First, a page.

How can Anthony Rizzo be hit by a pitch and not get first base?
Baseball fans are divided on a call by home plate umpire D.J. Reyburn to not award Anthony Rizzo first base after being hit by a pitch, but they are wrong
Anthony Rizzo is known for crowding the plate. His normal stance sees him plant his feet on the inside line of the batter’s box, with his toes hanging over it. When a breaking ball misses inside, it is entirely possible for it to be two or three inches off the plate and the same distance from Rizzo’s thigh.
Tampa Bay Rays southpaw Ryan Yarbrough threw Rizzo a 1-2 breaking ball that ended up about four inches inside, plunking Rizzo on the thigh. As Rizzo started to make his way to first base, home plate umpire D.J. Reyburn signalled that Rizzo would not be awarded first base. Television announcers and fans alike went wild.
This isn’t something that you see every day in the majors, although it is a fairly common occurrence in college baseball. Rizzo was incensed and Yankees manager Aaron Boone immediately shot out of the dugout to take up the cause, primarily to make sure that his first baseman didn’t get tossed out of the game.
Rizzo said about the pitch, “Yarbrough throws a big sweeping slider; if I bail out of the way of that and it comes back as a strike, I’m going to be pretty annoyed. I have to wait until the last second there. I don’t wear any pads up there, I’m pretty good at bracing for the balls. It’s one of those things where I braced for it. It is what it is.”
The thing about that is this, what he calls “bracing” looked for all the world like leaning into the plate so as to ensure that he was hit. If Rizzo says that was not his intention, then we have to take him at his word, but to the viewer, and most notably to Reyburn, it certainly looked like that is what was going on.
Boone tried to defend his player saying that Reyburn had gotten it wrong but the evidence is clear to see from the tv replays. “Bad call. Where’s he supposed to go? He’s making a move to hit and he turns into that. It’s a missed pitch. It’s across the plate and into the box. Rizzo is all over the plate, he can’t get out of the way of that. Once he starts to make his move to hit, he rolls the hip in. I didn’t think it was the right call.”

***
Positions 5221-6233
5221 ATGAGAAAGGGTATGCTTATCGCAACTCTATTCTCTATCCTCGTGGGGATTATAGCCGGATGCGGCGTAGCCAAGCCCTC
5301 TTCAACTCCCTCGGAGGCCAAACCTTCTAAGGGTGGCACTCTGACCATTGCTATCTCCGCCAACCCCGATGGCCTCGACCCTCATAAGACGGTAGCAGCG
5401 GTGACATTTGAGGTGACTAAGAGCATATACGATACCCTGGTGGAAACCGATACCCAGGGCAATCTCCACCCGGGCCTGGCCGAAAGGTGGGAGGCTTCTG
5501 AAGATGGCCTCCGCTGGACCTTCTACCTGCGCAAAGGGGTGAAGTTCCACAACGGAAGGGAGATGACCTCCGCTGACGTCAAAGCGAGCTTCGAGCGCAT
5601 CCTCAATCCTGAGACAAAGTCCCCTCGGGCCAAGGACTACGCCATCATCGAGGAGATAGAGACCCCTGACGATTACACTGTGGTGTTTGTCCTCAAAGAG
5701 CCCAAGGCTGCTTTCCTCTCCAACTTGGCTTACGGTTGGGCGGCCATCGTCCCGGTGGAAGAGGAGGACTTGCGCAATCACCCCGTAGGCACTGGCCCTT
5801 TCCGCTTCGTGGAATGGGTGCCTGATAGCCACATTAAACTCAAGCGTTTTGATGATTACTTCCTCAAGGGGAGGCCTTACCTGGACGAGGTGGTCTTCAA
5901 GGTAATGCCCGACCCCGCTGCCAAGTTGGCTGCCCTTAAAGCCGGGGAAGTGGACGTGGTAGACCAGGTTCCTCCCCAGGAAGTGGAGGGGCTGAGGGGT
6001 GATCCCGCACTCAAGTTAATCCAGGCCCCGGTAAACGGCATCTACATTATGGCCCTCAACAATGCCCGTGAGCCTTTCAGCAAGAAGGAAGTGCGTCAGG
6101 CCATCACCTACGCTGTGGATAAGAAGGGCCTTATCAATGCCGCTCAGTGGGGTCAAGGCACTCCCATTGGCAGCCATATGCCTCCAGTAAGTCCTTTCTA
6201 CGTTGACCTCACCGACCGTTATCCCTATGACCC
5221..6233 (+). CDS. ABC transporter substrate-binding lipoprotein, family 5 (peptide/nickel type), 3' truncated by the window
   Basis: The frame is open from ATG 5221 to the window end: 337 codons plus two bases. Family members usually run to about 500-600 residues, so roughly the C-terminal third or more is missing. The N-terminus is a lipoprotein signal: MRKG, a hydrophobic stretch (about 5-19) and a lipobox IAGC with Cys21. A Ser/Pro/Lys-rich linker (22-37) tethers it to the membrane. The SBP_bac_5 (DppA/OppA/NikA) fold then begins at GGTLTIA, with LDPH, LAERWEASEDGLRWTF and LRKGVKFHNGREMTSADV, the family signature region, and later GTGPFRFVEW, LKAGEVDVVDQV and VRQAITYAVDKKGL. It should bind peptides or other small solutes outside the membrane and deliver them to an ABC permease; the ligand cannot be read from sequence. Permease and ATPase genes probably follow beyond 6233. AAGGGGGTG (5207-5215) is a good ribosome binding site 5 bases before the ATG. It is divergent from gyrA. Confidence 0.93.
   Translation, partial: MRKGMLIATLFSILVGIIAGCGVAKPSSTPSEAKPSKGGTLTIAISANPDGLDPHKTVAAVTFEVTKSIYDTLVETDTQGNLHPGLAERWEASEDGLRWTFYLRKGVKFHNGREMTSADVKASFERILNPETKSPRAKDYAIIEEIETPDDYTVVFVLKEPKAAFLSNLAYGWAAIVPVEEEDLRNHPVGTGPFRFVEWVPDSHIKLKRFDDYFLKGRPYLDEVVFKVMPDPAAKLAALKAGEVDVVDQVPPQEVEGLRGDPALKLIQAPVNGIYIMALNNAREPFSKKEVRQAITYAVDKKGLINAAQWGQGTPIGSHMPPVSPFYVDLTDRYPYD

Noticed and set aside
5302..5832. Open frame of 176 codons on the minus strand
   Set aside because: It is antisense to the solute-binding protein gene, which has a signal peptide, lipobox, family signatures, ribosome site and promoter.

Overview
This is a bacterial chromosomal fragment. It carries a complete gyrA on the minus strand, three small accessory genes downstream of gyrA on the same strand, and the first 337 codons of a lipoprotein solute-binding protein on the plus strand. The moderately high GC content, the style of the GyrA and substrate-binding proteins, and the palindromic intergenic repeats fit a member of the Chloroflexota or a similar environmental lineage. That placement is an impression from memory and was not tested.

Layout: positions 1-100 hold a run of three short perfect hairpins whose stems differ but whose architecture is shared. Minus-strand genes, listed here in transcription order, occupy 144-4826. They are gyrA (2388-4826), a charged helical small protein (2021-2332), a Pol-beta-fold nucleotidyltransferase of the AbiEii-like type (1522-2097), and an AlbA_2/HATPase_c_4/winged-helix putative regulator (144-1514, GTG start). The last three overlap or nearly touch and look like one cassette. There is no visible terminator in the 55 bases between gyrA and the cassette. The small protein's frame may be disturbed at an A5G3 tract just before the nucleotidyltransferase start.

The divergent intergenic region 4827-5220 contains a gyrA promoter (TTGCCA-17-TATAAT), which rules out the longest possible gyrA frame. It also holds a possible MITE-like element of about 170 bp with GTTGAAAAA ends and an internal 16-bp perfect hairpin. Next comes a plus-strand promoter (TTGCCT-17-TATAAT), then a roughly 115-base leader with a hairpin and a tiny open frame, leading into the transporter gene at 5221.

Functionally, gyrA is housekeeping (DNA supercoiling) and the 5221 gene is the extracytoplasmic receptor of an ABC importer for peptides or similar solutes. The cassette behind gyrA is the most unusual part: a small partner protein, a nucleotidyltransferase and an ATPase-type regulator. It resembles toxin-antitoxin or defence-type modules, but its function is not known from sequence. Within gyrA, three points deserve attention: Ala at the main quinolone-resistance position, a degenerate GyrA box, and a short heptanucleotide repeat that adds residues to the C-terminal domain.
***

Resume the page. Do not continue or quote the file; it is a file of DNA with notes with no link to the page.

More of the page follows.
Problem with Boone’s argument is that it was not “across the plate and into the box.” Yarbrough’s pitch was outside of the box and only just off the plate.
Anthony Rizzo has been hit by pitch 195 times, number eleven in the all-time list, and he will certainly move up to number seven or eight before this season is over. He crowds the plate so much that you could argue that he is looking to be hit by the pitch. So any movement toward the plate on his part will put him pretty much on top of the strike zone. A pitcher doesn’t have to miss by much to plunk Rizzo, and that is exactly what played out on Monday.
After his at-bat, Rizzo went back to the dugout and threw a tantrum, slamming his helmet against the bench repeatedly, and when the post-game interviews came around, he tried to lay the blame on the umpire, pulling out the “Oh-here-we-go-again-bad-umpiring” card. “We’re out here competing at the highest level and I’m OK talking to you guys, and the umpires have zero accountability when they miss something like that. I know they’re not trying to miss, but it’s just frustrating. It doesn’t matter when it happens.”
Unfortunately for Rizzo, he is completely wrong. That was the correct call by D.J. Reyburn. The rule that relates to this directly is 5.05(b), and it leaves little room for ambiguity.
“The batter becomes a runner and is entitled to first base without liability to be put out (provided he advances to and touches first base) when:
(1) Four “balls” have been called by the umpire;
(2) He is touched by a pitched ball which he is not attempting to hit unless (A) The ball is in the strike zone when it touches the batter, or (B) The batter makes no attempt to avoid being touched by the ball;
If the ball is in the strike zone when it touches the batter, it shall be called a strike, whether or not the batter tries to avoid the ball. If the ball is outside the strike zone when it touches the batter, it shall be called a ball if he makes no attempt to avoid being touched.
What is never allowed is for a player to intentionally get in the way of the ball. Rizzo’s movement toward the plate can be interpreted as this, but even if you give him the benefit of the doubt, there was no movement to try and avoid being hit by the pitch.
Everyone can accept that Rizzo disagreed with the call. But he is not a child. He has been playing in the major leagues for over ten years now. He surely is aware of his reputation as a plate crowder. He has been hit by more pitches than anyone apart from ten players in the history of the game. A turn, a flinch backward, is all that it takes. Stepping toward the plate? That is a clear example of trying to get hit by a pitch.
In the end, it is not a big deal. The Yankees lost the game 4-0, and the Rizzo incident would have made little difference. What makes this stink, though, is the way that Rizzo, Boone, and Yankees fans have tried to lay this one on the umpire. That is shameful and classless. D.J. Reyburn made the correct call.
It wasn’t like the pitch missed by a mile or Rizzo turned his back. With all of the same elements in place, you would have made the same call. And if you just thought “no I wouldn’t!” then you would make a terrible umpire.